PUSL.- On Monday, April 13, 2020, the Golden Bonnie docked in the port of Santos in Brazil, carrying a cargo of phosphate from the occupied territories of Western Sahara, illegally extracted and exported by the Moroccan state company OCP.
OCP has been operating in Brazil for ten years where it markets the phosphate and supplies to various fertilizer companies. According to information collected on the OCP website, the company is the largest phosphate supplier in Brazil, representing 40% of Brazilian imports of this product.
Since the occupation of the Spanish Sahara (province 53 of Spain) in 1975 by Morocco, the Moroccan government illegally exploits the natural resources of this territory in a clear violation of international law.
Morocco’s occupation of Western Sahara is illegal in the eyes of international law and Morocco has no sovereign ties as reaffirmed by the International Court of Haya, the numerous United Nations resolutions, the African Union and the recent dictates of the Court of Justice of the European Union.
Western Sahara remains on the United Nations’ list of non-autonomous territories awaiting decolonization.
Brazil, known for its savage exploitation of its natural resources and allowing third parties to seize resources, will certainly not be sensitive to the case of Western Sahara, nor to the violations of international law.
Loads of phosphates from OCP were seized in South Africa and Panama where legal action prevented Morocco from enjoying the profit of the stolen resource.
Although Morocco is the largest exporter of Phosphates in the world and has had enormous economic benefits from the theft of this natural resource from Western Sahara, profits have declined in the past year and new obstacles may lie ahead.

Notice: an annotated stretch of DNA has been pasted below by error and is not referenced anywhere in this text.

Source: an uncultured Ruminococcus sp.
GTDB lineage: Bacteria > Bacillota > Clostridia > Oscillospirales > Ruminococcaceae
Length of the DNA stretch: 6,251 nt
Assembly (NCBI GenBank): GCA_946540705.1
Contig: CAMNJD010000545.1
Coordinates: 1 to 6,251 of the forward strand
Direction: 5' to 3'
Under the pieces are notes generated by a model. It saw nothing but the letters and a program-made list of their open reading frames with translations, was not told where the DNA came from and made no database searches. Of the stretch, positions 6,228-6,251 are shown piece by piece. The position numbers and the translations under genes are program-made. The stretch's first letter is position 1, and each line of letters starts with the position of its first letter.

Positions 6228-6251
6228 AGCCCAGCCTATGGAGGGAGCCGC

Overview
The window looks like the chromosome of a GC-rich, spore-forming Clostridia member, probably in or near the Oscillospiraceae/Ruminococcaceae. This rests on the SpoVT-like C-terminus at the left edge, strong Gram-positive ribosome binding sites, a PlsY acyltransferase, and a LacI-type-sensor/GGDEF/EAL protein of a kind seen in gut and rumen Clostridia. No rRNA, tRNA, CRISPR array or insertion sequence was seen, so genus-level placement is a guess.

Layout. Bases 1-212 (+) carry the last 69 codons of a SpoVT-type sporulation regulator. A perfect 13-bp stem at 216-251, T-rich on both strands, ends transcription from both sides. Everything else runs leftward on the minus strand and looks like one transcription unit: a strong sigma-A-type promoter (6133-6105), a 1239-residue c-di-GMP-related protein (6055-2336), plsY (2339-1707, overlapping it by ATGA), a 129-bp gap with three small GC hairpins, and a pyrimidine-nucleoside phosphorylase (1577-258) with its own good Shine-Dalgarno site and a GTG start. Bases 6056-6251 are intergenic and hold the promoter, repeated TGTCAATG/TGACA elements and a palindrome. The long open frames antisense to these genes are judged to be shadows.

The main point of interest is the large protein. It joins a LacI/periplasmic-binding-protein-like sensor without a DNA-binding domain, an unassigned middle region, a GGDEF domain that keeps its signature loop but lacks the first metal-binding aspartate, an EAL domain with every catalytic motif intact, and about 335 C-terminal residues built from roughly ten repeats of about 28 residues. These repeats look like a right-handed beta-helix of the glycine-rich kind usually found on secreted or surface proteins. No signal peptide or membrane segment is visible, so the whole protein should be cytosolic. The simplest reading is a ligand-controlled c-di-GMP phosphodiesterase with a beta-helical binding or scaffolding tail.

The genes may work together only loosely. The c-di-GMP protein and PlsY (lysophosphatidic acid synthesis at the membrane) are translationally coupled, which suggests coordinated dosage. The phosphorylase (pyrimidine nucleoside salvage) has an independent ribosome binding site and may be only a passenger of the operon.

The importance of phosphate as a nutrient has been essential, but the excessive use of phosphate causes contamination of water systems, causing damage in the form of widespread algae proliferation and unsafe water conditions. Due to the use of phosphate in agriculture worldwide, the threat of water damage due to nutrient pollution is a global concern.
The use of phosphate as a fertilizer in modern agricultural practices has significantly put pressure on the global phosphate supply. This fact, combined with the increasing pollution of water systems, created the need for alternatives that provide the necessary nutrients to feed a growing global population. Sustainable alternatives to phosphate are expected to become essential for future agricultural practices.
Innovative energy companies are starting to develop new sources of nutrients for crops in the form of organic fertilizers.
EarthRenew (CSE: ERTH) has developed a patented production process that converts livestock waste into slow-release, nutrient-rich organic fertilizer.
According to Keith Driver, President of EarthRenew. “The conversion of these materials into stable and high-value fertilizers provides the necessary economic incentive for these nutrients to be sold for use in soils and cultivation systems that are deficient in nutrients. The alternative will cause these raw fertilizers to be applied locally to the source cattle, due to the lack of economic incentive to do the opposite. “